How To Write A Termination Letter: A Manager’s Complete Guide
Writing a termination letter can be a stressful experience. In this article, the...
Unfortunately, firing employees is a necessary part of business these days. Whether you manage a small restaurant, a franchised coffee shop, or a multi-national call center, you’re going to have to let someone go at some point during your career. Given this inevitability, you might be wondering what to do when it happens and exactly how to fire an employee.
In this article, the experts at Sling give you a how-to in reverse. We’ll reveal 12 things you should never do when firing an employee. From there, you can develop your own ideal method for terminating employment.
Sure, the internet and electronic devices make communication extremely easy. But you should never use those tools to fire an employee. It’s impersonal, unprofessional, and can cause a lot of ill will (even animosity and anger) directed at your business.
That means no email, no IM, no voicemail, no social media…and definitely no phone call. If you’re going to fire an employee, do it face to face.
One of the worst things you can do is fire an employee out of the blue without warning. Of course, this rule doesn’t apply in extreme situations (if someone becomes violent or steals company property, for example).
However, in regard to performance, you should regularly provide each and every employee with guidance and feedback. If you deem it necessary to fire an employee after they fail to meet the agreed-upon goals, at least they’ll have some idea why they’re being let go.
You always want to think the best of your employees, but anyone can sue for any reason in today’s society. If you fire an employee by yourself and they decide to take you and the company to court, it becomes their word against yours.
That’s not a good position to be in. You can remove all liability by including a witness in the firing proceedings.
You should base your decision to let someone go on whether or not they succeed in meeting your business’s standards, goals, and behavioral expectations. Never make the choice by comparing the employee in question with another team member.
Even if you’re using another employee as a benchmark of sorts, it’s never a good idea to make that known to your employee.
If you’ve documented the employee’s performance and provided plenty of opportunities for improvement, there should be no need to explain the termination in detail. Reviewing their failures will only make the process more difficult.
That said, it’s always beneficial to have a simple answer prepared in case the employee questions your decision. We suggest something like, “I am letting you go because your performance doesn’t meet the company standards.”
A short answer along those lines will keep you from getting involved in the next thing you should never do when firing an employee.
Some employees will go quietly, while others will want to argue with you over any little point. Try your best not to get pulled into a confrontation with an employee you’re in the process of firing. And, by all means, avoid saying or doing anything that might inflame the situation if an employee does start to vent.
Using weak language in the hopes of “sugar coating” the termination is a recipe for disaster. Be firm in the language you use so the employee doesn’t somehow think that your decision isn’t final.
Consider opening the meeting with the following words so the employee doesn’t get the wrong idea: “The purpose of this meeting is to inform you of my final decision to terminate your employment.”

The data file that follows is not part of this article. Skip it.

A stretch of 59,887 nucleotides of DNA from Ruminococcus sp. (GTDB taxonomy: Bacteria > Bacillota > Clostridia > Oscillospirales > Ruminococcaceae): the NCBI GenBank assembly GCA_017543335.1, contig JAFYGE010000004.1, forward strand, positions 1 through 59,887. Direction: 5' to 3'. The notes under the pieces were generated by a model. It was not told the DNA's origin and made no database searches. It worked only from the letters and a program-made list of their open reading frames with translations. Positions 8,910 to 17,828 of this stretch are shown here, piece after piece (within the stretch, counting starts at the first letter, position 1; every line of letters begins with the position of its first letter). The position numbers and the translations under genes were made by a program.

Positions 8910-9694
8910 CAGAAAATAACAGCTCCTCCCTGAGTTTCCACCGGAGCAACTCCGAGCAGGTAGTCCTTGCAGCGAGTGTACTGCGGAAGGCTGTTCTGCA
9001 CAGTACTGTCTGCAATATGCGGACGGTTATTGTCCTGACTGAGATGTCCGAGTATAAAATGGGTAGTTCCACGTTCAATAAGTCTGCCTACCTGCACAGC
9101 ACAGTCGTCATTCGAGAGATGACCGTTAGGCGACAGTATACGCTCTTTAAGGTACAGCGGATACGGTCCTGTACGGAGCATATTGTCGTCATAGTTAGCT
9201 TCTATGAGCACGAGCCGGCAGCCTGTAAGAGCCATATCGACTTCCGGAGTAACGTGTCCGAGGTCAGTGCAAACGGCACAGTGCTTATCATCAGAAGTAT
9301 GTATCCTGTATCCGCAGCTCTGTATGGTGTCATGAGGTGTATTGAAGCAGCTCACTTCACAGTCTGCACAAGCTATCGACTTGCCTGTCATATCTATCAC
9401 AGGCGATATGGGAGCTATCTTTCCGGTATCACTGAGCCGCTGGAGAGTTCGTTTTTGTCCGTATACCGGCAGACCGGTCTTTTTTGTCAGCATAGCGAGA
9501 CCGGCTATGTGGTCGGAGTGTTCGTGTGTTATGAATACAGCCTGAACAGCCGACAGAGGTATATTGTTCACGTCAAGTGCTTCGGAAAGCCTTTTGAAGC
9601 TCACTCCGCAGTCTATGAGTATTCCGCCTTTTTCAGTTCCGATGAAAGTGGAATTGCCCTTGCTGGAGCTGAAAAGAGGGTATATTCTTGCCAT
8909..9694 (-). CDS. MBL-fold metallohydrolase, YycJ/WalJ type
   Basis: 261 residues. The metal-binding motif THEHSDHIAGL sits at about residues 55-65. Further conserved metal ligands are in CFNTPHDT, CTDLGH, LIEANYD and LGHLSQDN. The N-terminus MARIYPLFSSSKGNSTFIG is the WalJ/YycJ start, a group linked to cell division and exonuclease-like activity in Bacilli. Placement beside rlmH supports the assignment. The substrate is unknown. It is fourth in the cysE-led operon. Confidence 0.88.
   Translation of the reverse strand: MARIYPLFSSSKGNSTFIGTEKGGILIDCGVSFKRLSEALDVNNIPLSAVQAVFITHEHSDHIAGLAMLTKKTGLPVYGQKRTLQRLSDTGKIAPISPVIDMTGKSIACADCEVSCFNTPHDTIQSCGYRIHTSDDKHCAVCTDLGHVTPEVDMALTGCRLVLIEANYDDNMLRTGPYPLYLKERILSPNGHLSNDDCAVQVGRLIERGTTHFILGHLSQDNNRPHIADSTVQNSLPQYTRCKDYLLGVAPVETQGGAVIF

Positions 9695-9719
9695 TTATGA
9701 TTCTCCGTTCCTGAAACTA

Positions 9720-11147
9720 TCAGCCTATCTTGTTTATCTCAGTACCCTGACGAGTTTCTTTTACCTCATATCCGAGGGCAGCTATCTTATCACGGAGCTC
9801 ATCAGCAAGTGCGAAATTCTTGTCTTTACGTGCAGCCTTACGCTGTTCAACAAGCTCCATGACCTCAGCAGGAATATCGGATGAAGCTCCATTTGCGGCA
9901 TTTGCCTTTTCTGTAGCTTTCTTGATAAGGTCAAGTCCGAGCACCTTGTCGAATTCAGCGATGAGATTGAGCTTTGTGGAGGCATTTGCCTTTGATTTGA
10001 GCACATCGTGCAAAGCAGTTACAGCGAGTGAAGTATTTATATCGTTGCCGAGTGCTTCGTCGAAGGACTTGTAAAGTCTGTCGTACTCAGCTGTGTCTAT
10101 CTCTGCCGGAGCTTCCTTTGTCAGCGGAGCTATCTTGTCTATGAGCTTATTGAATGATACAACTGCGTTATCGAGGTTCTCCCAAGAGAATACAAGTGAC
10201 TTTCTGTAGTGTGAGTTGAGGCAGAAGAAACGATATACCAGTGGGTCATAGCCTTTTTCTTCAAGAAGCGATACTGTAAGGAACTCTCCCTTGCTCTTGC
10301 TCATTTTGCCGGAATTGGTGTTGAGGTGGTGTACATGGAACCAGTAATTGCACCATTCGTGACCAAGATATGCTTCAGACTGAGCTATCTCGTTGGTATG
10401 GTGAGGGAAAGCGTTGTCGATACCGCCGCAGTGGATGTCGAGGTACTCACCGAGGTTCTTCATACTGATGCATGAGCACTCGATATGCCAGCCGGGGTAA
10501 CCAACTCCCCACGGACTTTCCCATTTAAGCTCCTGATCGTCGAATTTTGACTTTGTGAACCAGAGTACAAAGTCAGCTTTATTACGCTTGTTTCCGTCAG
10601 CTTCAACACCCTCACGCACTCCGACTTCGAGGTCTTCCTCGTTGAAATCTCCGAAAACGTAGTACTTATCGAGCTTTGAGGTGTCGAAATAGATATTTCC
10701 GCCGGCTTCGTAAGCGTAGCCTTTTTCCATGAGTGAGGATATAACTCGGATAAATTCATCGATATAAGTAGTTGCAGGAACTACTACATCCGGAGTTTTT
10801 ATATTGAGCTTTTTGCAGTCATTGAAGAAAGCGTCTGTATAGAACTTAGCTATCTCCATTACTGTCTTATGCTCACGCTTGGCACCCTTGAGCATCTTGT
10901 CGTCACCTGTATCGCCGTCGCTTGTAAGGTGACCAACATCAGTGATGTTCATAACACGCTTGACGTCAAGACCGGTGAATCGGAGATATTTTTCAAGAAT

Providing a termination letter that outlines the basic information of what you tell your employee face-to-face provides another layer of protection for yourself and the business. When you give the employee a termination letter, keep a copy for your own files and have the employee sign both copies before they go.
There are differing opinions as to whether a terminated employee should be escorted to their desk and then off the premises by security. Whatever method you choose to use, treat your ex-employee with the respect they deserve. If you make too big a scene out of it, you will only embarrass the employee even further.
The easiest way to keep employees from leaving with company property is to have them bring specific items with them to the termination meeting.
When you call the employee into your office, provide them with a list of things to bring (e.g., key, door pass, laptop, tablet, phone). That way, all they have to do after being let go is gather their personal belongings and leave.
If an employee is upset after being fired, provide a way for their personal belongings to be sent to them at their home. If that doesn’t work, set up a time after work hours or on the weekend for them to come back and collect their things.
The best way to avoid problems caused by a disgruntled employee is to rescind their access to company email, contact information, and shared drive space while they are in the termination meeting. Don’t forget to revoke access to other cloud-based computer systems, like Sling’s online scheduling feature.
Now that you know what not to do, you can tailor the termination process to your own particular style. Whatever you decide to include and exclude, the most important thing is to get comfortable with what you’re going to say and do.
The first few times you fire an employee, you may need to keep a checklist in front of you to stay on track. Soon, though, you’ll get the hang of it and it won’t be such a daunting task.
For more great management tools and for help scheduling your employees, visit GetSling.com today.
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This content is for informational purposes and is not intended as legal, tax, HR, or any other professional advice. Please contact an attorney or other professional for specific advice.